Well, this year our crew got to give each other a well-deserved pat on the back. I’ve never been a part of an event where the work week ran as smooth as this one or where the final result was as perfectly divided and insanely entertaining to boot.
Setters often say that luck plays a major role in what happens at any competition. This is true to certain degree, after all you cannot plan for a competitor’s foot slipping on the last move of the final problem, robbing the crowd of the fist-pumping crescendo that everyone craves. But, luck is also often a product of skill.
One of the best parts of setting for this event was the tweaking process between rounds, and really feeling like we were completely in touch with the difficulty of the problems with respect to the field of competitors. Many a time holds were turned or swapped out for better or worse ones, and nearly every time the right call was made with regards to the increased or decreased difficulty of the boulder.
In the end, Daniel Woods proved why he has been the dominant force in US climbing for 10 years by topping all four finals boulders and winning his 8th national title, while Alex Puccio was dethroned by the German World Cup champion Juliane Wurm, with three rookie teenagers hot on their heels. *Men’s Highlights HERE | *Women’s Highlights HERE
This event was definitely a victory lap for all of us on the organizational end and the challenge from here on out will be to replicate this success for years and events to come. I’d like to think that a large part of this success came from the certification system that USA Climbing created to cultivate route setting in our country.
For many years, competitions such as this were seen as an ‘old boys’ club for setters, impenetrable by those capable of turning a wrench but lacking in the hyper-networking skills necessary for pushing your way onto the scene.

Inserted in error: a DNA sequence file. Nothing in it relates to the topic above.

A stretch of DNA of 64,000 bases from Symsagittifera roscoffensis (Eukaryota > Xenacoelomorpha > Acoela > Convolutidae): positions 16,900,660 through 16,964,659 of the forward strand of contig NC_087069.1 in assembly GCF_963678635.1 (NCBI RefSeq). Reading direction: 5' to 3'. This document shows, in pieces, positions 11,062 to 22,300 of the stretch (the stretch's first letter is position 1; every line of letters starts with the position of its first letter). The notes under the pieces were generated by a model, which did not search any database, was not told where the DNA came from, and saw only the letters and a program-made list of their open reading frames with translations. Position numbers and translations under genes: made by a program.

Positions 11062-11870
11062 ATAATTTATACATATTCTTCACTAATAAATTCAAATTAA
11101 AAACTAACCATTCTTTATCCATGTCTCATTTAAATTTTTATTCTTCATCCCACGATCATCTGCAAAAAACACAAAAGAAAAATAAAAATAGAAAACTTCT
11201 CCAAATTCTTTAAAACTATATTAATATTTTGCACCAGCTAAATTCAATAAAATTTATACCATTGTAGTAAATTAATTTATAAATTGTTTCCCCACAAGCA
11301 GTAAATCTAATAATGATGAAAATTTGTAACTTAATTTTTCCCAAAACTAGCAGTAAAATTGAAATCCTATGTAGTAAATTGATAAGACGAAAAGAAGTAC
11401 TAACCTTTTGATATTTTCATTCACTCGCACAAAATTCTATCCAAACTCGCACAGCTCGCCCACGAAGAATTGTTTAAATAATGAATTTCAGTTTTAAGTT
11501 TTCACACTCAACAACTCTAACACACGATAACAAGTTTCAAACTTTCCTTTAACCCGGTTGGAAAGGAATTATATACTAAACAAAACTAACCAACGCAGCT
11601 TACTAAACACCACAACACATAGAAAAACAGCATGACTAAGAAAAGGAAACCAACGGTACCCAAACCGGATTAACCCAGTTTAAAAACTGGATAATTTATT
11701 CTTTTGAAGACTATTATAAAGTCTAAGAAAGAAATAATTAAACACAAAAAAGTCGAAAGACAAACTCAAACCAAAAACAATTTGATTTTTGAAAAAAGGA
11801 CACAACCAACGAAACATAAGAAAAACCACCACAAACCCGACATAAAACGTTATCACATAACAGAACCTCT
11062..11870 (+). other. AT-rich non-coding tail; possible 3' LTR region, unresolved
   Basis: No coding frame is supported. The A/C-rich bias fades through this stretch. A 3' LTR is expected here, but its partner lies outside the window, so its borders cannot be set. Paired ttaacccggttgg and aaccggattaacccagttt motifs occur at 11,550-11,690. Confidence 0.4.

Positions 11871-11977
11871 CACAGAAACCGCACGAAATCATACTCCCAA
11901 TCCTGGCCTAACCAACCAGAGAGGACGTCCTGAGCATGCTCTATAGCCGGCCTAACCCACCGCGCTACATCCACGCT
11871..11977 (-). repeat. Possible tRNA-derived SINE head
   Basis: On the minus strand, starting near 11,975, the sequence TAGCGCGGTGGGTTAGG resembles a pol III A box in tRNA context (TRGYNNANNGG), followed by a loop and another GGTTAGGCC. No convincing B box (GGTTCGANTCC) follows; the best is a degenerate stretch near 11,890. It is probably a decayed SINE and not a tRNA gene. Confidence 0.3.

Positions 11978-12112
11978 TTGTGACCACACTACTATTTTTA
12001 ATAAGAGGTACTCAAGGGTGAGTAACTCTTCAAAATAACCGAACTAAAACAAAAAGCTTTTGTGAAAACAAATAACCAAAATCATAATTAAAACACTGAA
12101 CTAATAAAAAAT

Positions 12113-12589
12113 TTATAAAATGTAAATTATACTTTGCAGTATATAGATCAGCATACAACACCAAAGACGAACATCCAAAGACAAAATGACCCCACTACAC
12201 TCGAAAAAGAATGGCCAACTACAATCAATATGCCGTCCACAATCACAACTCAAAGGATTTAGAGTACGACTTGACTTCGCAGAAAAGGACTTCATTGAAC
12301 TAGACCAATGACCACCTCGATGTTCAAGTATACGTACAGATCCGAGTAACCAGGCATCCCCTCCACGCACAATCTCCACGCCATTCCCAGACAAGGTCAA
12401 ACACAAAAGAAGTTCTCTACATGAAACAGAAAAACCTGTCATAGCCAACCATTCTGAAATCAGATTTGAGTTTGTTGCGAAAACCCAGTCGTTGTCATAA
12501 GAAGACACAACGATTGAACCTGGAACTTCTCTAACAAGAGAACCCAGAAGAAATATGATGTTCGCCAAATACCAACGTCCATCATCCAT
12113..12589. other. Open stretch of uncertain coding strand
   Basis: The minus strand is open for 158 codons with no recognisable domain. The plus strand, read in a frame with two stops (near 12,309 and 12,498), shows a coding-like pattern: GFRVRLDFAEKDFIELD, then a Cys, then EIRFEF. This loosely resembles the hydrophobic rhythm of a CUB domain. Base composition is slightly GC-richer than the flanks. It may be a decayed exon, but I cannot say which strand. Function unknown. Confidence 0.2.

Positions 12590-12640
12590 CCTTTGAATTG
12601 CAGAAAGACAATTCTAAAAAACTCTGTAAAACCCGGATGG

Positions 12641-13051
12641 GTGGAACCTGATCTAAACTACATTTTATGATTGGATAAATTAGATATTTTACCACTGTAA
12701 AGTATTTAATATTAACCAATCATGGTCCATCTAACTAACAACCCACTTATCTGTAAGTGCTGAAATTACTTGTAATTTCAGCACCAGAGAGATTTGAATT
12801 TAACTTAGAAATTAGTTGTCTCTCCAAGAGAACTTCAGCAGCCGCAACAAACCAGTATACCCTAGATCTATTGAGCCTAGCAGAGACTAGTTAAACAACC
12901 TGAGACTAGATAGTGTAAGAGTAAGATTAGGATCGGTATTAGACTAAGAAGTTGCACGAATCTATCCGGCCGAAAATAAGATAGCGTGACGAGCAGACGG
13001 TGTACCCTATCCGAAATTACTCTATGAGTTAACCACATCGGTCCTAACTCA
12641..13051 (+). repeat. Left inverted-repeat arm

This welcome change has created a meritocracy where hard work and due diligence have created opportunities for kids such as myself who grew up climbing in a tiny gym in Florida to be a part of climbing history.
Here’s to a great event!
And to many more; hoping that others such as myself see the same opportunities and grab them by the throat. Cheers!
ABOUT MAX – Max grew up on Gainesville FL, where he set a route the first day he ever climbed in the summer of 2000. Since then, he has devoted his life to crafting thought provoking movement in gyms and at competitions across the country. Having 14 years of high profile setting and competing under his belt, Max considers his greatest plastic successes to be making the US Bouldering Team in 2009, setting for multiple Youth Sports Climbing National Championships, and recently setting for the 2014 Adult Bouldering National Championships. On rock, Max has bouldered V14, clipped up 5.14, and is probably best know for once foolishly trying to boulder a sport route…whoops! Aside from climbing, he enjoys watching and playing basketball, drinking craft beer, street fasion, and occasionally writing. Like a fine wine or an aged whiskey, Max’s routes require a refined palate to enjoy properly.